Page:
Browsing Theses by Subject "Water loss"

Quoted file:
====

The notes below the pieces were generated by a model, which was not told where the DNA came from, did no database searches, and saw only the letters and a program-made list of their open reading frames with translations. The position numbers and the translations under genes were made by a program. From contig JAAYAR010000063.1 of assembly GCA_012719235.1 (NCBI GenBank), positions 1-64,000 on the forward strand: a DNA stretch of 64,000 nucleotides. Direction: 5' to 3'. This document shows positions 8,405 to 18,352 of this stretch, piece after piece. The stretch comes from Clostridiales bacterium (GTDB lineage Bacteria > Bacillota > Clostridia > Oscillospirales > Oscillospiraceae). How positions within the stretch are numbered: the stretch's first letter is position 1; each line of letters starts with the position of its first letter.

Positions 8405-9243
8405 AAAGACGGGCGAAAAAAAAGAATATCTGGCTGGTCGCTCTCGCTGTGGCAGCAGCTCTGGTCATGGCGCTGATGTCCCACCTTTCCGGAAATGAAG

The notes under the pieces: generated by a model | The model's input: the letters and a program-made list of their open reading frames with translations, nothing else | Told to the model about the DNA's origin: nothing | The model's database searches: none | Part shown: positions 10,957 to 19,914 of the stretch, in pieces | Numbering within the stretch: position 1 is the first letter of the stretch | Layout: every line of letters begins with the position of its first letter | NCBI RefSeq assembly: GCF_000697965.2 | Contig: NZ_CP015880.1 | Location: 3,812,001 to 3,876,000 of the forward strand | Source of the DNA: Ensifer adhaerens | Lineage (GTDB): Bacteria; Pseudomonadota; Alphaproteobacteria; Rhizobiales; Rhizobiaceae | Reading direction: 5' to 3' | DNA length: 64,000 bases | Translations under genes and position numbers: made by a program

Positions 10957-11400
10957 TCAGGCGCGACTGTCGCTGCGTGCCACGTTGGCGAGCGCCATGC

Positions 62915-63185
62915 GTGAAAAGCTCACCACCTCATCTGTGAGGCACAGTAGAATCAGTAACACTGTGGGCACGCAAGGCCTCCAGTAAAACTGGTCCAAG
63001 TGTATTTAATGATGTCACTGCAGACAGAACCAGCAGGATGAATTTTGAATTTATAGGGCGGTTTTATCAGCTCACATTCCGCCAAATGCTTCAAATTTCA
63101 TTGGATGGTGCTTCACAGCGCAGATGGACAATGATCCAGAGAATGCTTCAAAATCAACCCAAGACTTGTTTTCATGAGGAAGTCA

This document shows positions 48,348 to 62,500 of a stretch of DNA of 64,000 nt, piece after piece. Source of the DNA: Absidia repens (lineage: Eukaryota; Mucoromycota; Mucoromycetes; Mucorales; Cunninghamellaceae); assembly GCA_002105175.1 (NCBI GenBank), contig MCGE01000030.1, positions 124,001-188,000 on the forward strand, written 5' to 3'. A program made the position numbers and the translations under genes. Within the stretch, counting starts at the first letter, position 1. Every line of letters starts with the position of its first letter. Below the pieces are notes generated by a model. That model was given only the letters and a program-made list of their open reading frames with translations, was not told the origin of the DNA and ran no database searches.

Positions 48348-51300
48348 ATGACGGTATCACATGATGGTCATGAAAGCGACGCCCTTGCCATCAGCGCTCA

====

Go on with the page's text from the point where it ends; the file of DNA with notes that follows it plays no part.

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Mechanistic Insights into the Stabilisation of Biopharmaceuticals using Glycine Derivatives. The Effect of Glycine Derivatives on the Crystallisation, Physical Properties and Behaviour of Commonly used Excipients to Stabilise Antigens, Adjuvants and Proteins in the Solid StateThis dissertation has focused on studying the effect of four glycine derivatives on the solid state properties of mannitol, glycine, and sucrose when freeze dried into blended mixtures. The primary goal was to assess their value for use in the stabilisation of vaccines in the solid state, by examining key physical and chemical characteristics, which have been documented to be beneficial to the stabilisation of biopharmaceutical formulations. The novel excipients; dimethyl glycine, and trimethyl glycine, were shown to retard the crystallisation and increase the overall glass transition temperature, of mannitol, when freeze dried as evidenced by DSC and Powder X-ray diffraction. Mannitol’s glass transition temperature increased from 100C to 12.650C and 13.610C when mixed with methyl-glycine and dimethyl glycine respectively. The glycine derivatives did not show the same effect on sucrose which remained amorphous regardless of the concentration of the other excipient. The different behaviour with the sucrose system was thought to be due to relatively high glass transition temperature of sucrose. Conversely glycine remained highly crystalline due it’s relatively low glass transition temperature. The novel excipient formulations were also assessed for their effect on the aggregation of the adjuvant aluminium hydroxide when freeze dried by Dynamic Light Scattering (DLS).The formulations containing the glycine derivatives all caused a decrease in the aggregation size of the adjuvant from ~26 μm, to 185 nm in the presence of methyl glycine. The effects of lysozyme and viral antigen on the adjuvants were also examined showing that the addition of the virus did not affect the size of the aggregates formed, however lysozyme showed significant decreases in the aggregates formed. Examination of the freezing method were also made showing that faster freezing rates produced smaller aggregates of the adjuvant. When investigating the rate at which the excipients lost water during secondary drying there was evidence of the formation of hydrates of glycine, trimethyl glycine, and mannitol has shown that the glycine derivatives have attributes which would be beneficial in stabilising vaccines in the solid state when freeze dried.